The US Department of Transportation (DOT) has fined Panama-headquartered Copa Airlines $450,000 for “unlawfully transporting passengers” between the USA and Venezuela.
A US order, imposed in May 2019, bars commercial air carriers from transporting passengers and cargo between the two countries. The rule was enacted due to “security concerns” and bolsters the US’ simmering conflict with the socialist government of the South American country.
Copa has permission to fly to several US airports under the condition that it does not offer any further connections to Venezuela.
“An investigation by DOT’s Office of Aviation Consumer Protection found that for nearly a month following the issuance of DOT’s 2019 order, Copa sold more than 5,000 tickets for air travel between the United States and Venezuela and transported more than 15,000 passengers on these itineraries,” the DOT says on 17 June.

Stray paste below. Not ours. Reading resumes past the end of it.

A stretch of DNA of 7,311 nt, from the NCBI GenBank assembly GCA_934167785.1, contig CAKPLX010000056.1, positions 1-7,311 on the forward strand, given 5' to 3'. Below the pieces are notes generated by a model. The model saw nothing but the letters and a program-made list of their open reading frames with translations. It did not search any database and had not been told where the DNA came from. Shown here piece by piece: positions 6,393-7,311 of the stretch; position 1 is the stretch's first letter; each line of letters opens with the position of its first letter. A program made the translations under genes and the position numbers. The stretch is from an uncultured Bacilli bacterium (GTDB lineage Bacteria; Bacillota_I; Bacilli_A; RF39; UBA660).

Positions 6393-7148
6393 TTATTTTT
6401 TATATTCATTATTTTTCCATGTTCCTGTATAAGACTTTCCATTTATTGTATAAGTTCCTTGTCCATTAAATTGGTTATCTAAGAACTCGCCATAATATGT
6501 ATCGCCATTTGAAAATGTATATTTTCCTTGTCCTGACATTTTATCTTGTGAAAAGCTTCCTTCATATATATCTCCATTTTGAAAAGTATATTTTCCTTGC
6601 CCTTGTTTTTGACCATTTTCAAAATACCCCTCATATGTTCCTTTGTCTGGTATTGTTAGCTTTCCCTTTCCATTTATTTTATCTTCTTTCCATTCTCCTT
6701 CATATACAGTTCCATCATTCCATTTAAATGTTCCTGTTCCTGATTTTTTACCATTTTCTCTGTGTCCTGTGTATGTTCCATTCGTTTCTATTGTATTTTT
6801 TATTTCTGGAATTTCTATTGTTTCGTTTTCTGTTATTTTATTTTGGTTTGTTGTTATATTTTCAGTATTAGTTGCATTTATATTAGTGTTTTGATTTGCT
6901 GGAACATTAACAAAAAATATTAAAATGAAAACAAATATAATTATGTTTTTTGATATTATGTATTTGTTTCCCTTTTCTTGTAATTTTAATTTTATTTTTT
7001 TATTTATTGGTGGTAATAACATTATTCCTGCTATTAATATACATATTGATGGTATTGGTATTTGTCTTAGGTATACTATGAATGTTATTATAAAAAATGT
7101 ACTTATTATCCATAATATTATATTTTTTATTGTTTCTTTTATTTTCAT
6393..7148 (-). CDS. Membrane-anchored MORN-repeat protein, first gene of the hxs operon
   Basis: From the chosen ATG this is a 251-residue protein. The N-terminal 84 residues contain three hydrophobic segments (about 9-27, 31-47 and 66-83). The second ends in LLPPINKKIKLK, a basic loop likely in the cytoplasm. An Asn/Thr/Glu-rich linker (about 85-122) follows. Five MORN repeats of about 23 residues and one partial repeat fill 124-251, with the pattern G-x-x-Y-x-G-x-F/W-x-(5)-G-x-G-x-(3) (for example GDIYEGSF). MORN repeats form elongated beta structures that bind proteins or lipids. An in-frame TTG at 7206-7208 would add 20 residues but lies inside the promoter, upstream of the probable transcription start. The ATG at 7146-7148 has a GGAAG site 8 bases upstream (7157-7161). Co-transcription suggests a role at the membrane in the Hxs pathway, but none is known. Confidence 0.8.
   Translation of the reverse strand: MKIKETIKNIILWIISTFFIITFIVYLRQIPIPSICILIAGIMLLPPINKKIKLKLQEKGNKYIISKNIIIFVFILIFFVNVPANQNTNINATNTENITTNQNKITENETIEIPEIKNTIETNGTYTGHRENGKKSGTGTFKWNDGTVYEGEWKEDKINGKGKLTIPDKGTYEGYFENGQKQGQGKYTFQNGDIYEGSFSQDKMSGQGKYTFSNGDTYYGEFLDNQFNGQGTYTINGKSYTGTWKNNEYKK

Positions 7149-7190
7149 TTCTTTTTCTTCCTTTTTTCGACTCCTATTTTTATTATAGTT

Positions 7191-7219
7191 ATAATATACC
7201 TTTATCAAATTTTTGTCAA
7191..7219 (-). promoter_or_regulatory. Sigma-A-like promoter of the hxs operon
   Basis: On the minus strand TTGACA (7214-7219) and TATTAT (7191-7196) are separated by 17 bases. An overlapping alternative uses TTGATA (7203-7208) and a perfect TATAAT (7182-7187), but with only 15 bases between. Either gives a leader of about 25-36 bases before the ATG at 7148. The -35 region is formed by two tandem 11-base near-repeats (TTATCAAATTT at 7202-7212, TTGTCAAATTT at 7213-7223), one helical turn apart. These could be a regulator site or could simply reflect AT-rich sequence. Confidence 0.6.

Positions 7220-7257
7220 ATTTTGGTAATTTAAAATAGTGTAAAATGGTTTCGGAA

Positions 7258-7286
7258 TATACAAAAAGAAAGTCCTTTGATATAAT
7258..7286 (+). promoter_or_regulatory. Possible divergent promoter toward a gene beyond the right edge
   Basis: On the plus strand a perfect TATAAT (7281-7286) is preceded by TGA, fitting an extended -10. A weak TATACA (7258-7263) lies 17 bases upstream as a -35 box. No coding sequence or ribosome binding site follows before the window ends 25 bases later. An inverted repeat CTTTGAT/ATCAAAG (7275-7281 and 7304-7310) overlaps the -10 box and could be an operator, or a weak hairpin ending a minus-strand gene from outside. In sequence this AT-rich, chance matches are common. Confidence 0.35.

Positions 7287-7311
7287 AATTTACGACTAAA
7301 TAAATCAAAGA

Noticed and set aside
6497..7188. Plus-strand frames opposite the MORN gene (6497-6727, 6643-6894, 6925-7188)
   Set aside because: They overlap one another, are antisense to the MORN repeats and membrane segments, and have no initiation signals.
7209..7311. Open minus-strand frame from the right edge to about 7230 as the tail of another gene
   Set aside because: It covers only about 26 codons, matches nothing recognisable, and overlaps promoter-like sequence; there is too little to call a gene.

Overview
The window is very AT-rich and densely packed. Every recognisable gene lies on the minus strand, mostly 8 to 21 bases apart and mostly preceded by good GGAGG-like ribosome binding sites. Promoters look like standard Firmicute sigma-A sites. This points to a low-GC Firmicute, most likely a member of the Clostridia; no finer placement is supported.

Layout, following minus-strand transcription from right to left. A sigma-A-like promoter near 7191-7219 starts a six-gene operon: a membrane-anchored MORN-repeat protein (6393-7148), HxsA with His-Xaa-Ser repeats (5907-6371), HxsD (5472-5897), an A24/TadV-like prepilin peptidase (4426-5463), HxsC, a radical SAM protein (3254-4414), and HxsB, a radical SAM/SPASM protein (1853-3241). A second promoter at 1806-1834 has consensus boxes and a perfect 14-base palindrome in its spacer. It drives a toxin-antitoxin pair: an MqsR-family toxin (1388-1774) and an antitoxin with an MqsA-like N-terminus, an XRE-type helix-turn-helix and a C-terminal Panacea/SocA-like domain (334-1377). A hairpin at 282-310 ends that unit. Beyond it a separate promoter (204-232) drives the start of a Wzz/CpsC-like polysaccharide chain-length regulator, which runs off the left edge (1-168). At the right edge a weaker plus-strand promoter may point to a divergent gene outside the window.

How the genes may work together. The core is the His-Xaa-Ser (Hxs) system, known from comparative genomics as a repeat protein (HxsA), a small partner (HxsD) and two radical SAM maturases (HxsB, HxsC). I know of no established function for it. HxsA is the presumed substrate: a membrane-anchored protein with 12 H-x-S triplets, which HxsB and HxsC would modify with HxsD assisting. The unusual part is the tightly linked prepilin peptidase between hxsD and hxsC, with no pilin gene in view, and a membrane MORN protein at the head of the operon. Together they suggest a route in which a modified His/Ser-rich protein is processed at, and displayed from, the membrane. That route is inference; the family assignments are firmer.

The passengers traveled between 15 May and 11 June 2019.
“By transporting passengers between the United States and Venezuela, Copa violated the conditions of its authority to operate and engaged in passenger operations to and from the United States without proper DOT authority,” it adds.
The DOT’s filing says Copa responded that it had sold these tickets unwillfully, that it understood “the seriousness of the matter” and cooperated fully. The airline also said it has “taken considerable and substantive steps to avoid future violations”.
Half of the fine is to be paid within 120 days, and the other half will become due immediately if Copa repeats the violation within one year.
Prior to the 15 May 2019 order, the FAA had banned US carriers and pilots from flying below 26,000ft over the country. An emergency NOTAM stated that the ban would be in place until further notice “due to increasing political instability and tensions in Venezuela and the associated inadvertent risk to flight operations.”
Copa Airlines suspended most of its operations after the government of Panama imposed restrictions on international flights due to the global coronavirus pandemic. Before the crisis, however, the airline operated flights to 13 cities in the United States, including New York, San Francisco, Orlando and Washington, DC.